Please check here for the available ArduPy libraries.
aip install <ArduPy Library Path> # Example Usage: # aip install Seeed-Studio/seeed-ardupy-ultrasonic-sensor
- To uninstall ArduPy libraries:
aip uninstall <ArduPy Library Path> # Example Usage: # aip uninstall Seeed-Studio/seeed-ardupy-ultrasonic-sensor
- To list installed ArduPy Libraries
- To build ArduPy Firmware contains the libraries you installed and the basic ArduPy features. Note that, you can now choose to build for Seeeduino XIAO or Wio Terminal now!
aip build --board=<board> # For Seeeduino XIAO: # aip build --board=xiao # For Wio Terminal: # aip build --board=wio_terminal
- To flash ArduPy Firmware into hardware:
After commands, you use
-h flags to see more usage for that command. For example,
aip flash -h.
- To interact with the board (shell-based file explorer):
Note: Once entered the ardupy-mpfshell, you can use
help for more information and commands.
- Entering REPL mode:
aip shell -c "repl"
- To run Python file:
aip shell -n -c "runfile <YourPythonFilePath> [Path]" # Example Usage: # aip shell -n -c "runfile /Users/ansonhe/Desktop/ur.py"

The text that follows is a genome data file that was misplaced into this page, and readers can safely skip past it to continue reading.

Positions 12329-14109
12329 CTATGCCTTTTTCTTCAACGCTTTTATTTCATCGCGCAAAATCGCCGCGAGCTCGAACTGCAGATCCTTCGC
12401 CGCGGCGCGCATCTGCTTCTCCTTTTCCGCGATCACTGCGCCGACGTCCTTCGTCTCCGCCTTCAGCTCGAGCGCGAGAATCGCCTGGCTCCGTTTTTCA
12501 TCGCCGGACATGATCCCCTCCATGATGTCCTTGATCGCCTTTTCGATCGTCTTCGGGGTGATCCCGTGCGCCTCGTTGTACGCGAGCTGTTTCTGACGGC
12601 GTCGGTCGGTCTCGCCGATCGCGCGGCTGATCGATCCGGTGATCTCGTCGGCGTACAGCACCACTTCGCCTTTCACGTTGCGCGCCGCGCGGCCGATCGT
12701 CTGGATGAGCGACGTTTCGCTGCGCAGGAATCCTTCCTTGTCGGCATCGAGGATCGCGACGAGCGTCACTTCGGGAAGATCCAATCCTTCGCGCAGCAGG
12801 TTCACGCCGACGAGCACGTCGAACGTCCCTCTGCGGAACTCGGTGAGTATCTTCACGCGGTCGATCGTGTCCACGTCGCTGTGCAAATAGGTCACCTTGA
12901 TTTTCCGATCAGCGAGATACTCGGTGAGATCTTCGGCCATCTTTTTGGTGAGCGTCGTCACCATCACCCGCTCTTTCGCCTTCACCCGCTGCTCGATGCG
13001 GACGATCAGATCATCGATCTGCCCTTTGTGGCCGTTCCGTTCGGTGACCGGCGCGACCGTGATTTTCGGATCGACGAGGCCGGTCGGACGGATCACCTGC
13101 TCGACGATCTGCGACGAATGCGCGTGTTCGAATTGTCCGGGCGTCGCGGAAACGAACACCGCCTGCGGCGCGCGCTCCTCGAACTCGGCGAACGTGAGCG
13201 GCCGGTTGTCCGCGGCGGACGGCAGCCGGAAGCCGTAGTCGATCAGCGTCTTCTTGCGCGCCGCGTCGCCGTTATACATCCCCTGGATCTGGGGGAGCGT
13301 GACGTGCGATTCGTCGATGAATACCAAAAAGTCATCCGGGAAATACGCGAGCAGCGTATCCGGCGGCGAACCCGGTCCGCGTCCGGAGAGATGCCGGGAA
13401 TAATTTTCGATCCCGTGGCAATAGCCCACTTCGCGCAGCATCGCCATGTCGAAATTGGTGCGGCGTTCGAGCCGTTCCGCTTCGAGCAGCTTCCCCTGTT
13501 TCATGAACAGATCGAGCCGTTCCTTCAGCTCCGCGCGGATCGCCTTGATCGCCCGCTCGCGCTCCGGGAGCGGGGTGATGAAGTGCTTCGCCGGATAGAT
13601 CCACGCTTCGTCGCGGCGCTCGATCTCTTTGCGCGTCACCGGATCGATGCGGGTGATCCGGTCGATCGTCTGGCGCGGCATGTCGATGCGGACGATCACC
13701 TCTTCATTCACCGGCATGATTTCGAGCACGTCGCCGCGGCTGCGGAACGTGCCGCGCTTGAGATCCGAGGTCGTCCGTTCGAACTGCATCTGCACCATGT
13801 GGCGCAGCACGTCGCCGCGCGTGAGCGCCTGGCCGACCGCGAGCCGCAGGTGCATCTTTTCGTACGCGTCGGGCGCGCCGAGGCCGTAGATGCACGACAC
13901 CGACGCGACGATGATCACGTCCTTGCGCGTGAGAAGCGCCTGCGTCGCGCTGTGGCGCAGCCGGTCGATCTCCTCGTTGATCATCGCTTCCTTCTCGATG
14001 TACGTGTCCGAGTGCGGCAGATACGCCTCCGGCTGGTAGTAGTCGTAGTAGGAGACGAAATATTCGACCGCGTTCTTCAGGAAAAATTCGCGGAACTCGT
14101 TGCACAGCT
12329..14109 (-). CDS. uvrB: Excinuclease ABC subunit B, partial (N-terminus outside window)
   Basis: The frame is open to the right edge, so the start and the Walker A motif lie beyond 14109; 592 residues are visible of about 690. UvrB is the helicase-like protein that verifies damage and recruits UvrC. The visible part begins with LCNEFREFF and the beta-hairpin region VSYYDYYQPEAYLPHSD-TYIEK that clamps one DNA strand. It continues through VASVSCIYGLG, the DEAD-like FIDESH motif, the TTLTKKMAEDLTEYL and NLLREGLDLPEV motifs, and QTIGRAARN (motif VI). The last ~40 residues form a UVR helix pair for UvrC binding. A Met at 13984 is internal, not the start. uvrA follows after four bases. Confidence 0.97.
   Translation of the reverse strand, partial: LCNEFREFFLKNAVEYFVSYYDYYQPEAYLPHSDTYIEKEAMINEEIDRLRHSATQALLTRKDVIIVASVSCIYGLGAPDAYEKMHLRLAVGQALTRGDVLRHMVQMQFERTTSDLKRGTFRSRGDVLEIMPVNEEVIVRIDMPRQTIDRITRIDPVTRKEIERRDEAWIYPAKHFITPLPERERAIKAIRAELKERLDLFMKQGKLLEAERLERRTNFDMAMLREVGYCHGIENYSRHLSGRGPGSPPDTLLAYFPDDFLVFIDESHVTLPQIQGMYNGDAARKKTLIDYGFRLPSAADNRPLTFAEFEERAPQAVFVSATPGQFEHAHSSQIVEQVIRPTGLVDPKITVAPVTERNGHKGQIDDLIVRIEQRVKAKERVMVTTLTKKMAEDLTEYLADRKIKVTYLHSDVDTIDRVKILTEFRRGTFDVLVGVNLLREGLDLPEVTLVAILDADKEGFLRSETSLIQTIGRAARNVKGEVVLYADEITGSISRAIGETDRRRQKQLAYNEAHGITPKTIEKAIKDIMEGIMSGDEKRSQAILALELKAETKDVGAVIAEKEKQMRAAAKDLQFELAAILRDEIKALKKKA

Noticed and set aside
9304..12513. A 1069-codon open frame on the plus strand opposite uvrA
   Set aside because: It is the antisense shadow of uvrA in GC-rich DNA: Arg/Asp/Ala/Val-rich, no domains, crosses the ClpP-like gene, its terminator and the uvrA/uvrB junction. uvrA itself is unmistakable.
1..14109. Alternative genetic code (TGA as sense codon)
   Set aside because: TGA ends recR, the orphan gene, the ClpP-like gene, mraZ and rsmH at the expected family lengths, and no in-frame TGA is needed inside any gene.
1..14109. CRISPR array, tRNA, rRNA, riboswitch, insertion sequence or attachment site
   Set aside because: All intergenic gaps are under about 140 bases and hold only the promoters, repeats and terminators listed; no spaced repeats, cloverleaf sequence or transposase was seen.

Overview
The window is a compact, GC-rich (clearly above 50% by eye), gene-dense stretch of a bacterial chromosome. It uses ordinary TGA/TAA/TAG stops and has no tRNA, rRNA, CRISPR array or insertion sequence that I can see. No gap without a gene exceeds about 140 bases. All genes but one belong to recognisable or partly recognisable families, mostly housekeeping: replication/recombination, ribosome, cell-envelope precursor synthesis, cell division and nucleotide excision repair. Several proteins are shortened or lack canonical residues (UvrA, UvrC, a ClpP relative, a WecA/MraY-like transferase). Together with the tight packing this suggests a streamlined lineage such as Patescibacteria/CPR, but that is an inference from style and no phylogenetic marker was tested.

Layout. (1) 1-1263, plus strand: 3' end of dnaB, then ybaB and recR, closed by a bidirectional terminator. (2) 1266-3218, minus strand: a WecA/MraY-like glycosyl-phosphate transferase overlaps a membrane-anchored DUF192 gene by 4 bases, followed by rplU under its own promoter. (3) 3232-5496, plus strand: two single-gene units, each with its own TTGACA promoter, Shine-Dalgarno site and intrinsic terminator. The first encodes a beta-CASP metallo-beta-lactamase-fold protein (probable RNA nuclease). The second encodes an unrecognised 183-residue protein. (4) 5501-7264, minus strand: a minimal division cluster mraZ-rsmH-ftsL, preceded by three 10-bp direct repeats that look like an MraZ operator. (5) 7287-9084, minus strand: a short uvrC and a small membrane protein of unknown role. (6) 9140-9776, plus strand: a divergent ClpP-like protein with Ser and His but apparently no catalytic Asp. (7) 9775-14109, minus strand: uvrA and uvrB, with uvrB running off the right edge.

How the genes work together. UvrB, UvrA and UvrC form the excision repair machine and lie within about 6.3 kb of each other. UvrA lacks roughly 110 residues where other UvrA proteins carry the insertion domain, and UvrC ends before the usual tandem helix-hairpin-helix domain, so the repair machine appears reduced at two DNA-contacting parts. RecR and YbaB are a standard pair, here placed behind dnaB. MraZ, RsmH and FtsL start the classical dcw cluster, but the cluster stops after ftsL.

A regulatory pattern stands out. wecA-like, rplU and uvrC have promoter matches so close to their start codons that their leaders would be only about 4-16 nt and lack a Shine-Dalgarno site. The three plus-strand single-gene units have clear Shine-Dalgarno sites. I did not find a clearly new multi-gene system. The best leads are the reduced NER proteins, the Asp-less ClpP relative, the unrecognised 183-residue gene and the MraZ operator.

- To load files into the board using shell:
aip shell -n -c "put <YourPythonFilePath> [Path]" # Example Usage: # aip shell -n -c "put /Users/ansonhe/Desktop/ur.py"
Running your First Script¶
Once flashed the ArduPy firmware, there should be a USB drive named
ARDUPY appear in your PC. You can create the following Python files to get started.
To run a MicroPython script from boot up, simply name your project
boot.py in the root location of the board. This script is executed when the device boots up.
This is the default python script, but this does not run on boot up. The
main.py runs when
main.py has changes saved to it. i.e. it can auto reload.
Usage under ardupy-mpfshell¶
Once entered ardupy-mpfshell, use
help to check commands usage. Here listed some useful commands:
- To list files on the deivces:
- To remove a file (or a directory) on the device:
- To upload e.g. the local file
boot.pyto the device:
put <YourPythonFilePath> [Path]
- To execute the files i.e.
test.pyon the device:
Using aip to include Other ArduPy Libraries Example¶
aip is one of the key feature of ArduPy, which can be used to convert Arduino Libraries to Python Interface to be used for ArduPy. Here we provide an example, how to include the ArduPy library into ArduPy Firmware using Wio Terminal:
1.Open Terminal/Powershell, run the following to install ardupy libraries.
aip install Seeed-Studio/seeed-ardupy-ultrasonic-sensor
2.Build the firmware:
aip build --board=wio_terminal
Note: Usage of flashing firmware will appeared at the bottom of build.
3.Flash the "NEW" firmware into the board by copying the usage from end of build. Here aip will automatically look for the board connected to the PC and upload the firmware. If board is not connected, an error will appear.
Library Example Usage¶
Once the library is included within the ArduPy firmware and flashed into the device, you can import and use the module as follow: